It seemed absolutely clear that industry did not require the presence of a rational being to maintain itself. Basically, industry consisted of manual laborers, always performing the selfsame tasks, who could easily be replaced by apes; and, at a higher level, of executives whose function was to draft certain reports and pronounce certain words under given circumstances.
Phrasikleia: An Anthropology of Reading in Ancient Greece by Jesper Svenbro, tranlated by Janet Lloyd, part of the Myth and Poetics series edited by Gregory Nagy, the 1993 paperback from Cornell University Press, is part of the collection at the Reading Room.
“One of the most haunting early examples of Greek alphabetical writing appears on the life-sized Archaic funery statue of a young girl. The inscription speaks for Phrasikleia, who ‘shall always be called maiden,’ for she has received this name from the gods instead of marriage.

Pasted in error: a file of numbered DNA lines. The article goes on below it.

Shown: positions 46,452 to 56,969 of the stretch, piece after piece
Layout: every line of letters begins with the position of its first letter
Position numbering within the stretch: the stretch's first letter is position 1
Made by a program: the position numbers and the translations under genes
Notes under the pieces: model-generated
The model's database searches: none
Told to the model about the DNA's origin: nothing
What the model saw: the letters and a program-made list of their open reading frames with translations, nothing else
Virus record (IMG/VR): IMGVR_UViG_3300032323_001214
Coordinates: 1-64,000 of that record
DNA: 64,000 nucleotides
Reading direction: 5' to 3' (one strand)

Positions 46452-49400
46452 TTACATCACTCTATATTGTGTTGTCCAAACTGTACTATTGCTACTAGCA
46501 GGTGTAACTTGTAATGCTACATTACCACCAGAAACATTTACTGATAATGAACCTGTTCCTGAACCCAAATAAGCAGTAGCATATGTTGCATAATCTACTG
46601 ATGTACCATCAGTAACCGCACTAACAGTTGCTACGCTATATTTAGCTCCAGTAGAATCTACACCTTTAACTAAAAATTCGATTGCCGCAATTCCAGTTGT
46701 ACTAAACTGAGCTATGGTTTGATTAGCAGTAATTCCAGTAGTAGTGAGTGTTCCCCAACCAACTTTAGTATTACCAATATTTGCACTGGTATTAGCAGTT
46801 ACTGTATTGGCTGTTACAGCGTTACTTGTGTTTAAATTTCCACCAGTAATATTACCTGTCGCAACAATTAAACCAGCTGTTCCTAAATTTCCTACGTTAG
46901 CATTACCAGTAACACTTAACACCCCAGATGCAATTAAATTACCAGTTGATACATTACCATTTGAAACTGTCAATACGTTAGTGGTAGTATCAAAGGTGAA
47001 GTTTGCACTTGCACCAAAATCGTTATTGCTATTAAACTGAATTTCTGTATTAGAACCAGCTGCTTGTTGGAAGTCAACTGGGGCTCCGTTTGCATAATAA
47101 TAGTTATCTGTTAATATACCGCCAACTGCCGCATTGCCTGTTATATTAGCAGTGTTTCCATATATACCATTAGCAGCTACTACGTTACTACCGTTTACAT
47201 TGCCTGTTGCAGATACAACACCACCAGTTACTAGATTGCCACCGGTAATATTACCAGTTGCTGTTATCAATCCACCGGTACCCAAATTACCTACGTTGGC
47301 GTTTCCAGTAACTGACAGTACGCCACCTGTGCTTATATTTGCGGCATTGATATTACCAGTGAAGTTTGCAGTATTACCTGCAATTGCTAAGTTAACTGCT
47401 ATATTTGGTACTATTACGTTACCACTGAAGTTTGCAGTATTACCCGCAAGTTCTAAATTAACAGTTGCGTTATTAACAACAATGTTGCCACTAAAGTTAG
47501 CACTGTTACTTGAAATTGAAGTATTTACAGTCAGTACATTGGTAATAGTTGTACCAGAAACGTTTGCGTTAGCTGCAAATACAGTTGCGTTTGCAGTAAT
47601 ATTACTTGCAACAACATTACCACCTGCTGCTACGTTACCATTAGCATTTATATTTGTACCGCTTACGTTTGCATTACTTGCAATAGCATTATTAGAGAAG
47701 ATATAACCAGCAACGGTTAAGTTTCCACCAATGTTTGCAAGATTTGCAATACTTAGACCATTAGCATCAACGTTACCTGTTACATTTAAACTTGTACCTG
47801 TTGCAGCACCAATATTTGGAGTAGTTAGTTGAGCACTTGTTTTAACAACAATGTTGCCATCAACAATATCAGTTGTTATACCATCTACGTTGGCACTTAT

First published in French in 1988, this extraordinary book traces the meaning and function of reading from its very beginnings in Greek oral culture through the development of silent reading. Focusing on metaphors of reading and writing, Jesper Svenbro offers a series of rich analyses of sepulchral and votive inscriptions and myths as well as works of epic and lyrical poetry, legal exegesis, drama, and philosophy. Svenbro draws upon the theoretical insights of Foucault as he discusses such texts as the Iliad, the poetry of Sappho, and the ABC Show by Callias. With reference to the shift to silent reading, Svenbro illuminates a pervasive metaphor in Greek culture—the pederastic paradigm, in which the reader submits to the domination of the writer. In the central section of Plato’s Phaedrus, however, Svenbro discerns an alternative model: reader and writer mutually engaged in the search for truth.
Phrasikleia opens up fascinating new perspectives on the culture of ancient Greece and the genesis of reading. A wide range of classicists, literary theorists, anthropologists, and ancient historians will welcome its availability in Janet Lloyd’s lucid and fluent translation.” — back cover